Former Commander Of Deadly King David Hotel Attack DiesSERGEI SHARGORODSKY , Associated Press
Nov. 4, 1990 12:45 PM ET
JERUSALEM (AP) _ Yisrael Levy, an underground fighter in Israel's struggle for independence who carried out the 1946 bombing of a Jerusalem hotel that killed 91 people, has died. He was 64.
Levy died Friday and was buried the same day, according to a death notice in the press. The cause of death was not given.
Levy belonged to Irgun Zvai Leumi, the militant Jewish underground that, led by Menachem Begin, fought the British for independence in the 1940s. Irgun carried out dozens of attacks on British army, government and police targets.
Its deadliest operation was the bombing of the King David, a luxury six- story hotel that housed the British Government Secretariat and army headquarters.
The Jerusalem-born Levy, who joined Irgun at age 14 and used the nom de guerre of Gideon, was entrusted with the mission, having already participated in a bombing of British police headquarters in Jerusalem in 1945.
''Giddy's tremendous inventive and creative powers were called upon to the full,'' Begin recalled in his memoirs, ''The Revolt.'' Begin was prime minister from 1977 to 1983.
''It is not simple to penetrate the very heart of the military government ... We were well aware that this was the largest of our operations to date and that it might turn out to be unique in the history of partisan wars of liberation,'' Begin wrote.
On the morning of July 22, 1946, Levy and his accomplices entered the La Regence Cafe in the hotel basement dressed as Arabs and planted milk cans packed with 500 pounds of explosives. Levy was reportedly disguised as a Sudanese waiter.
No customers were in the cafe. The attackers locked La Regence's 15 Arab workers in a side room and set the timers to go off 30 minutes later. Two British officers who entered the cafe clashed with the attackers and one officer was shot and killed, while the other was wounded.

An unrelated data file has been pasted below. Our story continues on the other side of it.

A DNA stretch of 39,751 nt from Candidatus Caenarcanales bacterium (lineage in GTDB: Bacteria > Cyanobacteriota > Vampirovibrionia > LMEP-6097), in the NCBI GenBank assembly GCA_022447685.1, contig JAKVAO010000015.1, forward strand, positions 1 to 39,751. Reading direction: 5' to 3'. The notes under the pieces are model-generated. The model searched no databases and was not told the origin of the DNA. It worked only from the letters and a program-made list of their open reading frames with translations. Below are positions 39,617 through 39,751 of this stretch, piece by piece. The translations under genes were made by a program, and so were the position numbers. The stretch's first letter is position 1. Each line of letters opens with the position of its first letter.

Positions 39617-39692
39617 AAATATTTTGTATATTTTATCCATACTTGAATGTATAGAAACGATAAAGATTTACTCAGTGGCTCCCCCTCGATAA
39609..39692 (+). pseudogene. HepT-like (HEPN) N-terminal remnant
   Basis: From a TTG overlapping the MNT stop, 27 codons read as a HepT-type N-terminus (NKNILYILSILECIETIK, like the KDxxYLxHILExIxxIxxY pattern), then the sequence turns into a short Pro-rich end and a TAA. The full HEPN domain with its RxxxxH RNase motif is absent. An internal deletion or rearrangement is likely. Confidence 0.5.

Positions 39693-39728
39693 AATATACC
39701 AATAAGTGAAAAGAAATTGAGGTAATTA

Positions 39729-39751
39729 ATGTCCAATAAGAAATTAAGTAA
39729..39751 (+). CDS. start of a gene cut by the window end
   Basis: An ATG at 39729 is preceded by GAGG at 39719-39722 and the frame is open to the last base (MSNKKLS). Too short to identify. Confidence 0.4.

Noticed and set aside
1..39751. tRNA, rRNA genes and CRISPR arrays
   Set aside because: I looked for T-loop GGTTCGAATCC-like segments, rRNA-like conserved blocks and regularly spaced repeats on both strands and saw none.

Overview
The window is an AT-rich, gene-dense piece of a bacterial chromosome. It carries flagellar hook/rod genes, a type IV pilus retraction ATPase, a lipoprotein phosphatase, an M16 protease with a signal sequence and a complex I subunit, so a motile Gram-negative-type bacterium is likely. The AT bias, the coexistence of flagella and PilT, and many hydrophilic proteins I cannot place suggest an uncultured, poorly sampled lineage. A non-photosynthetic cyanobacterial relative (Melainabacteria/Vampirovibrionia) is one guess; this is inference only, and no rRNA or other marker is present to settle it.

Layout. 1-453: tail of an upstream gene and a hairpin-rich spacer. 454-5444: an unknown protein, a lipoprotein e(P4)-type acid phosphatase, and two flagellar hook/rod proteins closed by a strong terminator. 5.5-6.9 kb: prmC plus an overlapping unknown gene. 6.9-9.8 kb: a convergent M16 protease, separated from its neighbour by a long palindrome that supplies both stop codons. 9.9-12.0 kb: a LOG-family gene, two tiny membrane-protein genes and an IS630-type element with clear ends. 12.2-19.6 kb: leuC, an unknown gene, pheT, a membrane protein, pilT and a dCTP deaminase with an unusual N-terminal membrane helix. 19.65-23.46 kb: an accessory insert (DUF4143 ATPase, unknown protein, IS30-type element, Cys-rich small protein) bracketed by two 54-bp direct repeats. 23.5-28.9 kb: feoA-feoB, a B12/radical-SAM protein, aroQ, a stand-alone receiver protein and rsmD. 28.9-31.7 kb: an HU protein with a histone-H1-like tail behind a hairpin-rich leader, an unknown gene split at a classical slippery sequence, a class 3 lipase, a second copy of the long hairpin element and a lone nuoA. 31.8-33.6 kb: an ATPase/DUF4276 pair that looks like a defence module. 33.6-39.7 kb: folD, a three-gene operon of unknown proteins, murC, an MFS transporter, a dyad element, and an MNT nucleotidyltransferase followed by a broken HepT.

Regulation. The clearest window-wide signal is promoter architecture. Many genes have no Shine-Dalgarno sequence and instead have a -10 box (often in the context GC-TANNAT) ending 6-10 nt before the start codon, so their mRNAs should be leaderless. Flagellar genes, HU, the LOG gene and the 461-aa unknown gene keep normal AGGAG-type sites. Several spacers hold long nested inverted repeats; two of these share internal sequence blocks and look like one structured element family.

Outside the hotel, an Irgun cover team exchanged fire with British soldiers and then set off a firecracker. In the confusion, the attackers freed the Arabs then fled.
''Suddenly, the whole town seemed to shudder ... the entire wing of a huge building was cut off as with a knife,'' Begin recalled.
The 200 casualties included 91 dead, among them senior British officers, 15 Jews who worked for the British government, and several Arabs. The Irgun suffered one fatality.
Begin said the Irgun had telephoned warnings to the hotel, the French Consulate and the Palestine Post newspaper about 25 minutes before the blast.
The bloodbath resulted in ''days of pain and nights of sorrow'' for the Irgun, Begin wrote.
The attack haunted Levy for years, according to friends of his quoted in the daily Yedioth Ahronoth.
Levy stayed with the Irgun until it was disbanded in 1948, the year Israel won statehood. He later became a stationery store-owner and lived a quiet life in suburban Tel Aviv.
''He was a modest man, a family man,'' said Yehiel Kadishai, an aide to Begin. ''I don't recall him ever speaking about the (King David) operation.''
He is survived by a wife, two daughters and a son.